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Date of Award

10-8-2016

Document Type

Thesis and Dissertation-ISU Access Only

Degree Name

Master of Science (MS)

Department

Department of Agriculture

First Advisor

Aslihan Spaulding

Abstract

The number of farms participating in agritourism is on the rise. From 2007 to 2012 the number of United States farms participating in agritourism increased 42%. During the same time period, the number of farms participating in agritourism in the state of Illinois increased 25% (USDA, National Agricultural Statistics Service, 2014). In 2012, 87.4% of agritourism businesses were owned or operated by families or individuals and legally classified by the United States Code of Federal Regulations as a small business (Miller, 2014) (USDA, National Agricultural Statistics Service, 2014). While many resources are available for individuals that are considering entering the agritourism industry, they tend to focus on the economic, environmental, and/or legal factors of the business model, excluding the role psychological factors, such as, personality traits can have on business creation and success. The purpose of this study was to 1) determine the personality traits (BFI scale score means) of Illinois agritourism entrepreneurs as related to the Five-Factor Model (FFM), 2) determine if the personality traits (BFI scale score means) of Illinois agritourism entrepreneurs differ from non-entrepreneurs as related to the FFM, and 3) determine if select demographic variables have an influence on personality traits (BFI scale score means) as related to the FFM. A three-part survey instrument was sent via email or postal mail to all Illinois agritourism businesses as identified by the University of Illinois Extension (Illinois Agritourism, n.d.). Upon analysis of the data, 1) the BFI scale score means of Illinois agritourism entrepreneurs were identified, 2) it was concluded that Illinois agritourism entrepreneurs and non-entrepreneurs only differ statistically for the personality trait of agreeableness, and 3) it was also concluded that select demographic variables have an influence on the BFI scale score means of select personality traits. This information draws attention to an aspect of business that is often overlooked, specifically in the agriculture industry. University extension offices, farm bureaus, and/or agritourism associations can use the information gleaned from this study when publicizing resource guides for individuals considering entering the agritourism industry. The information from this study should also prove beneficial to current agritourism businesses for the purposes of succession planning and hiring.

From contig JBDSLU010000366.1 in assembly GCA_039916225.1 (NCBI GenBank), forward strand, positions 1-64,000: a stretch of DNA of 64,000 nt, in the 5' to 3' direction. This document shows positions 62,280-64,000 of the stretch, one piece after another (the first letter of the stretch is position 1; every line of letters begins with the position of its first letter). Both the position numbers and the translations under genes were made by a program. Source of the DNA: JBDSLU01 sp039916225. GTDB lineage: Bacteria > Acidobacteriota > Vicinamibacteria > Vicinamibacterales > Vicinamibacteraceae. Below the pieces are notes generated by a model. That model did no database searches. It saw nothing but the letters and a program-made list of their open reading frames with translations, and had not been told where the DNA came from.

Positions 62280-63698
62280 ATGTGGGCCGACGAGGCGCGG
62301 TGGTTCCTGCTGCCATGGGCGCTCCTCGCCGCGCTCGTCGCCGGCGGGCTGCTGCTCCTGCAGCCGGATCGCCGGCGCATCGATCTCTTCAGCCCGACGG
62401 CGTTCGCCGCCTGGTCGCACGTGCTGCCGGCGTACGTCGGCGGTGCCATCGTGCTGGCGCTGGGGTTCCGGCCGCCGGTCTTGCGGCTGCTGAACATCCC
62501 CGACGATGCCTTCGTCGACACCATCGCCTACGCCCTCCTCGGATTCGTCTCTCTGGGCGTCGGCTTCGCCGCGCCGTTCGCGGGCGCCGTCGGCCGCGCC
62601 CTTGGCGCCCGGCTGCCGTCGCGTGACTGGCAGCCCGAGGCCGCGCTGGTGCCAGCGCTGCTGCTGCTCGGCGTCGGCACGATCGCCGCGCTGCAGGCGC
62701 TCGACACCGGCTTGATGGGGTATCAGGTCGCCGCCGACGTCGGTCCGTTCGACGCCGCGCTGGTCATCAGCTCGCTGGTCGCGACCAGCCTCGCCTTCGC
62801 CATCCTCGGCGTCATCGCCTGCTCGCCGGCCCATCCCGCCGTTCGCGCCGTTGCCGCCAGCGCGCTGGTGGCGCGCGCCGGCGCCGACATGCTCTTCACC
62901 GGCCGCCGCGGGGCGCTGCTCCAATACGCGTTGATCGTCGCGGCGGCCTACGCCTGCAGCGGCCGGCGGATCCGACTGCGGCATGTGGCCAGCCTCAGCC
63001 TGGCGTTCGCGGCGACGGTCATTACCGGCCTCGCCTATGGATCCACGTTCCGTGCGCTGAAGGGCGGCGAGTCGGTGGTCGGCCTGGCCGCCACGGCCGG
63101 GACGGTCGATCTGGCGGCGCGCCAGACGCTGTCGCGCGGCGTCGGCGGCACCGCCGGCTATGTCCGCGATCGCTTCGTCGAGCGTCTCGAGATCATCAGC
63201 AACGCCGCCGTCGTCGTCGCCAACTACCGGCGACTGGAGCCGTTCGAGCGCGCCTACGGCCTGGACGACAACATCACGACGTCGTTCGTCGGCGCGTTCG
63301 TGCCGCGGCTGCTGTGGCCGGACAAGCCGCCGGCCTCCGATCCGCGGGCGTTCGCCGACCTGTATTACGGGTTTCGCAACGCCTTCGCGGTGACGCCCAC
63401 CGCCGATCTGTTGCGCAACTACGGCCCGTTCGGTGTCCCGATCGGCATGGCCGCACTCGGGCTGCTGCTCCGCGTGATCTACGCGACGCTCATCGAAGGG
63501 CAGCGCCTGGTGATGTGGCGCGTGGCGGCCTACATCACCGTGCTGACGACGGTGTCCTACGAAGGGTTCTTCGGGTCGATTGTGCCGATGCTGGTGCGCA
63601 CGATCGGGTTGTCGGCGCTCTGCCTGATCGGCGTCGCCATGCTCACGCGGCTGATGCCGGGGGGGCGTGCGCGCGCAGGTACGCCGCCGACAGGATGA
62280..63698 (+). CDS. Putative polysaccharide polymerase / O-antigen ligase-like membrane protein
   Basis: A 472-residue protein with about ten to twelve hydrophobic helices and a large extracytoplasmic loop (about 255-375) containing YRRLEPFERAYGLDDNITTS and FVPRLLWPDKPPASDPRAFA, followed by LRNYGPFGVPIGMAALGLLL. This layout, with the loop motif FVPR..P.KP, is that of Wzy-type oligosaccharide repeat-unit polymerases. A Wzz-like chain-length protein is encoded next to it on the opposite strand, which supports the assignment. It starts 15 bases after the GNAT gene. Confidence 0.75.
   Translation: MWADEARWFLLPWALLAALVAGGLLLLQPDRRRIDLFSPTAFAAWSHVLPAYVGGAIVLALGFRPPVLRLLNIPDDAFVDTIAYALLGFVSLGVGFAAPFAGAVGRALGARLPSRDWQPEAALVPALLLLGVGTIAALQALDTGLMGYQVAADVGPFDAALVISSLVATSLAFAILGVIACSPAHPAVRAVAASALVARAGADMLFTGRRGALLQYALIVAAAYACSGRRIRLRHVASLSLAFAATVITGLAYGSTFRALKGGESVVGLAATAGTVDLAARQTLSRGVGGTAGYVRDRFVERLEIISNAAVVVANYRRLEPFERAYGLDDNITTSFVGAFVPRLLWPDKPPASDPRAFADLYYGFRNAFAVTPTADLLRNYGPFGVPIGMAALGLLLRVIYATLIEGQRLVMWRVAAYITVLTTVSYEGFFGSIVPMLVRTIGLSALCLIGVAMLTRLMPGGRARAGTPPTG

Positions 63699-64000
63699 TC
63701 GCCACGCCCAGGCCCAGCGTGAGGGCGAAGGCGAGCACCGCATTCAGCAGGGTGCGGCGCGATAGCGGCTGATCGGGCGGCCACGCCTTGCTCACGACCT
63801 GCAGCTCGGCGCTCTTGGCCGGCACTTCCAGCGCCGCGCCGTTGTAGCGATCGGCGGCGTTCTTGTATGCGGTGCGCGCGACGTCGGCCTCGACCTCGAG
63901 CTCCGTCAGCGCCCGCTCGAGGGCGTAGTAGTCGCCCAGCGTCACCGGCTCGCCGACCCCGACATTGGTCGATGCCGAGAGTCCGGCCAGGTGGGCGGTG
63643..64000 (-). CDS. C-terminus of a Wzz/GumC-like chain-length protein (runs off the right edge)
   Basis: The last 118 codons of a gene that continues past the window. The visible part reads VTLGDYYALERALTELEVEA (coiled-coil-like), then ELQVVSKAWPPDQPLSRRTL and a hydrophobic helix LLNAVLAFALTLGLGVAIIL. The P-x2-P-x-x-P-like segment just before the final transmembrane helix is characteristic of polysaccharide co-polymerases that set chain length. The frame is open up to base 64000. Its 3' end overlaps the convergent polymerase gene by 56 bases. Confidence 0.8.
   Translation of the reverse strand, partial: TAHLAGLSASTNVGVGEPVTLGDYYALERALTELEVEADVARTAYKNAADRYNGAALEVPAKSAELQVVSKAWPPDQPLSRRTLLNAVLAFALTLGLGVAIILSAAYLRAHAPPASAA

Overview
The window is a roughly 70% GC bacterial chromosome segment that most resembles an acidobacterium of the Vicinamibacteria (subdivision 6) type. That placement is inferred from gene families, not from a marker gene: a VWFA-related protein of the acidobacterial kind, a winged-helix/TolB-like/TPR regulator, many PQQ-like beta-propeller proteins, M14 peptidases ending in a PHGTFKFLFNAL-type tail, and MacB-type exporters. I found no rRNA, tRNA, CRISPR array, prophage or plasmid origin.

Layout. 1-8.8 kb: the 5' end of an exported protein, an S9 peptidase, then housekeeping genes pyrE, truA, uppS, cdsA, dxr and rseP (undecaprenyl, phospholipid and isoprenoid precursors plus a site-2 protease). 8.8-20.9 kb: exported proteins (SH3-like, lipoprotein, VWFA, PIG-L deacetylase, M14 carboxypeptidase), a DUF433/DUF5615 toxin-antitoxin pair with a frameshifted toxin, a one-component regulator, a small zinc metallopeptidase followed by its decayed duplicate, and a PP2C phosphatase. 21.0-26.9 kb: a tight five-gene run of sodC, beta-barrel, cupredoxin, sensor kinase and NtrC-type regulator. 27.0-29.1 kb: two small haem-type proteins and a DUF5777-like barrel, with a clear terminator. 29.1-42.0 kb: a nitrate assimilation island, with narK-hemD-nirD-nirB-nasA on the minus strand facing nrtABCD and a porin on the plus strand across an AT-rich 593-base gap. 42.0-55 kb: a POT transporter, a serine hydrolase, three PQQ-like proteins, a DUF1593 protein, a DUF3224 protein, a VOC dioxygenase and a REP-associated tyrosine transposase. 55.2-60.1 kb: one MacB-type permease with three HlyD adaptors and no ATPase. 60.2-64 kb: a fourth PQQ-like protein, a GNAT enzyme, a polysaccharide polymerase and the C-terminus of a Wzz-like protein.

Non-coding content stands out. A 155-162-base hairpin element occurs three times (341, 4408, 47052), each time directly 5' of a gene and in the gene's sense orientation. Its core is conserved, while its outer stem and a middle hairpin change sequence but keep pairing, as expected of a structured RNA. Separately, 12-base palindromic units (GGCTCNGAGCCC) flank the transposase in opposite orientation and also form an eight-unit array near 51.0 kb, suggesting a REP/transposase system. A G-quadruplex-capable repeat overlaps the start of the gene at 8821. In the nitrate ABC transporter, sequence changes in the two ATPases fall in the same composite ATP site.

Comments

Imported from ProQuest Kindred_ilstu_0092N_10857.pdf

Page Count

68

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